One year after his death, it seems fitting to remember U.S. Border Patrol Agent Brian Terry, who died at the hands of Mexican drug cartel members — members armed by the U.S. government, no less. As congressional investigators Chuck Grassley and Darrell Issa continue to pursue the truth about Fast and Furious and as dozens of Republican legislators call for the resignation of Attorney General Eric Holder, the memory of Brian Terry reminds us why it all matters.
You know it and I know it, but it doesn’t hurt to restate it: The operation — run out of the Bureau of Alcohol, Tobacco and Firearms, a subsidiary of the Justice Department — was designed to funnel firearms to Mexican drug cartels, ostensibly to track the weapons and bust the cartels. In reality, officials made no credible attempt to track the guns. The more we learn, the more an initially unbelievable explanation begins to be the most plausible one: Through Fast and Furious, DOJ and ATF officials aimed to prove a purely political point about gun control.
Caught in the crosshairs, quite literally, was Terry, whose family has since had to endure the arrogance and insouciance of the Attorney General, who, while purporting to have apologized to Terry’s relatives, continues to stonewall Congress’ investigation into F&F. In his latest testimony, Holder even admitted — not even particularly sheepishly — that more people will likely die at the hands of cartel members wielding the “walked” guns.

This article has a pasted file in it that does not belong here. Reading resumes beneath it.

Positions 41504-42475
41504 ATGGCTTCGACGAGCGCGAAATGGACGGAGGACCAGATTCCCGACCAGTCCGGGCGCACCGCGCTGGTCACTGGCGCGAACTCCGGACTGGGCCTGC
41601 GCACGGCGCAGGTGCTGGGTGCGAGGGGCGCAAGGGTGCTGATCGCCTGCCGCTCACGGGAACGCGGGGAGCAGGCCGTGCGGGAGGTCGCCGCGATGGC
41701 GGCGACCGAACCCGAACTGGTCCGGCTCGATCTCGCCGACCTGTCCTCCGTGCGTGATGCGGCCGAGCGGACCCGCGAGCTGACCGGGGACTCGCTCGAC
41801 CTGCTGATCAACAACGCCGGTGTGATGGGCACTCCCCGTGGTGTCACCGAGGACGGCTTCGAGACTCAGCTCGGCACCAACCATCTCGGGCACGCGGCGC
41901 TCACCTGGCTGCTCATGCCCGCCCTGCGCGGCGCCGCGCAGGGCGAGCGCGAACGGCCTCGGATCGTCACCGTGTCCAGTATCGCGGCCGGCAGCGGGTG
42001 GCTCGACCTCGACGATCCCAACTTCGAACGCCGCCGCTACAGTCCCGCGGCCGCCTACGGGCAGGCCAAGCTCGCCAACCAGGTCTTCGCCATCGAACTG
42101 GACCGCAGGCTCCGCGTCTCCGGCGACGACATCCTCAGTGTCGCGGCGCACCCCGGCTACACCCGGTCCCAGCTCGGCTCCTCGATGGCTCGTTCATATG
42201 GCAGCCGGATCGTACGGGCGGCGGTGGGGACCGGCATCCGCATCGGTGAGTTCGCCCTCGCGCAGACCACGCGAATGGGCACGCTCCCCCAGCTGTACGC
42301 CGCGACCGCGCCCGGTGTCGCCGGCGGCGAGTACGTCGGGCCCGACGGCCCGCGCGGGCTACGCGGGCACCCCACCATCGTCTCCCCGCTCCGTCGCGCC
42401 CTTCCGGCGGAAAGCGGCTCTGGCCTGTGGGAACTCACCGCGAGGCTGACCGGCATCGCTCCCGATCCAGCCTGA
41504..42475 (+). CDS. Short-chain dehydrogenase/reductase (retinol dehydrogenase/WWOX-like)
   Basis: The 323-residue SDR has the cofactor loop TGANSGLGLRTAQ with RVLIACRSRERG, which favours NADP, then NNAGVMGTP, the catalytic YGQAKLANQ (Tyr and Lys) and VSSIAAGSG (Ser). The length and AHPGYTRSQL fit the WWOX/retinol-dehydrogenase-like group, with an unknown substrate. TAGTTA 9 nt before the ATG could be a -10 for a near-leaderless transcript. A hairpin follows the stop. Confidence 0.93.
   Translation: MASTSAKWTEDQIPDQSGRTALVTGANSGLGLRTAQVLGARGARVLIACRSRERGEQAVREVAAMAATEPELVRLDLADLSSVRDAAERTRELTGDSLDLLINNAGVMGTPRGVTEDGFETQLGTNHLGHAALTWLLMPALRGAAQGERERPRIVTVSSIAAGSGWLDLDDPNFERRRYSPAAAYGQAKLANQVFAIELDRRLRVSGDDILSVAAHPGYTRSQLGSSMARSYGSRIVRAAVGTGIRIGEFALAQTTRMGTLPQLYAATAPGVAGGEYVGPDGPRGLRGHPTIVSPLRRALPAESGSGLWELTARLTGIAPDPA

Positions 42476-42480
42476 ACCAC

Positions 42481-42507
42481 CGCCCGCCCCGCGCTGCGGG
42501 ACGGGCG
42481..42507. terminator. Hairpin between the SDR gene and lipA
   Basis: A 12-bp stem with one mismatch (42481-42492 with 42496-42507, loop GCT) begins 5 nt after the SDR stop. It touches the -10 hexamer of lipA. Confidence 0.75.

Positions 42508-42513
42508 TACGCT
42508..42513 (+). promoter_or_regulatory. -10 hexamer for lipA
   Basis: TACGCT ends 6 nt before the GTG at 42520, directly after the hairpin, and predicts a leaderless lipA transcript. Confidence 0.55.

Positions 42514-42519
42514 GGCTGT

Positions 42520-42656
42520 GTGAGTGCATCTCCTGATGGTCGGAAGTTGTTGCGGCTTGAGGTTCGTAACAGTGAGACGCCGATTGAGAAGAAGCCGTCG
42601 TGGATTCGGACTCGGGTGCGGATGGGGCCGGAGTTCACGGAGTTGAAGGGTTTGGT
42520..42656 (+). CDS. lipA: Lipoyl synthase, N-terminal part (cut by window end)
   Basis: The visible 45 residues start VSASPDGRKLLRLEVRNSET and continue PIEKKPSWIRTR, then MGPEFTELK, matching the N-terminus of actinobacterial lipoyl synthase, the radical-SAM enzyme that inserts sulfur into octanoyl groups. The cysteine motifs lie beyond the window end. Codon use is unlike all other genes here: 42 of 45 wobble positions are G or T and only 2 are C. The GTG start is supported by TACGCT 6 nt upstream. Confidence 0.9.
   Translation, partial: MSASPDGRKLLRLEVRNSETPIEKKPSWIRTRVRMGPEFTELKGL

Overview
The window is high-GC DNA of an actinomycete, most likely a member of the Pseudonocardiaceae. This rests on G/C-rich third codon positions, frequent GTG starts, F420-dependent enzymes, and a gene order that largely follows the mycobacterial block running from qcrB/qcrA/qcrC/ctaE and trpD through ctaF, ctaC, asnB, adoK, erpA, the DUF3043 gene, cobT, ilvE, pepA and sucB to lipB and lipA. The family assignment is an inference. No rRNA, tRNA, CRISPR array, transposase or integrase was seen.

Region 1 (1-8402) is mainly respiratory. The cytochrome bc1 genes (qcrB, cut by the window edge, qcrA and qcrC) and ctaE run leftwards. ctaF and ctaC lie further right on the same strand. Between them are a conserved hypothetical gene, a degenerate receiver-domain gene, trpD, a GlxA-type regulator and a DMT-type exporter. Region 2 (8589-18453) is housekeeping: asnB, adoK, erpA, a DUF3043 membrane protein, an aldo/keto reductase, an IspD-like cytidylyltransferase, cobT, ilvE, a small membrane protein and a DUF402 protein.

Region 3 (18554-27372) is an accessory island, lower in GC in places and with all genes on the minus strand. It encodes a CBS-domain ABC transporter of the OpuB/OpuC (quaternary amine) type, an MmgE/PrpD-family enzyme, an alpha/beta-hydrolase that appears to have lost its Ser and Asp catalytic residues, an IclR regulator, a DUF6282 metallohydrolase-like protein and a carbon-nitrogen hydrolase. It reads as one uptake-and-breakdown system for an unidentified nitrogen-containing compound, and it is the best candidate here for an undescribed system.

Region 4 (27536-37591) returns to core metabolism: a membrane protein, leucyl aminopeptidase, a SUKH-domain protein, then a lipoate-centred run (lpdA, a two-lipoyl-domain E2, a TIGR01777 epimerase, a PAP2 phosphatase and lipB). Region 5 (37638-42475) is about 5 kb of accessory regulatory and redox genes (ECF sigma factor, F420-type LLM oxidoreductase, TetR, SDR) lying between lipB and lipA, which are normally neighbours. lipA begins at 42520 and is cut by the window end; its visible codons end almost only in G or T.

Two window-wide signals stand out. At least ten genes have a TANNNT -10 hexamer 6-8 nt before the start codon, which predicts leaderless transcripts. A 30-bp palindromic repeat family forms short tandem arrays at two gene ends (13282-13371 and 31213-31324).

So far, amid countless accusations, admissions and excuses, no one in the administration has really taken responsibility for this insane and ultimately lethal program. Brian Terry deserves better. On some level, political points to be won or lost matter not at all. Not even Holder’s resignation will undo the damage that’s been done. What’s needed most is a credible commitment from someone — anyone — in the administration who cares about honor and is willing to stake his own on ensuring an operation this idiotic and irresponsible is never undertaken again.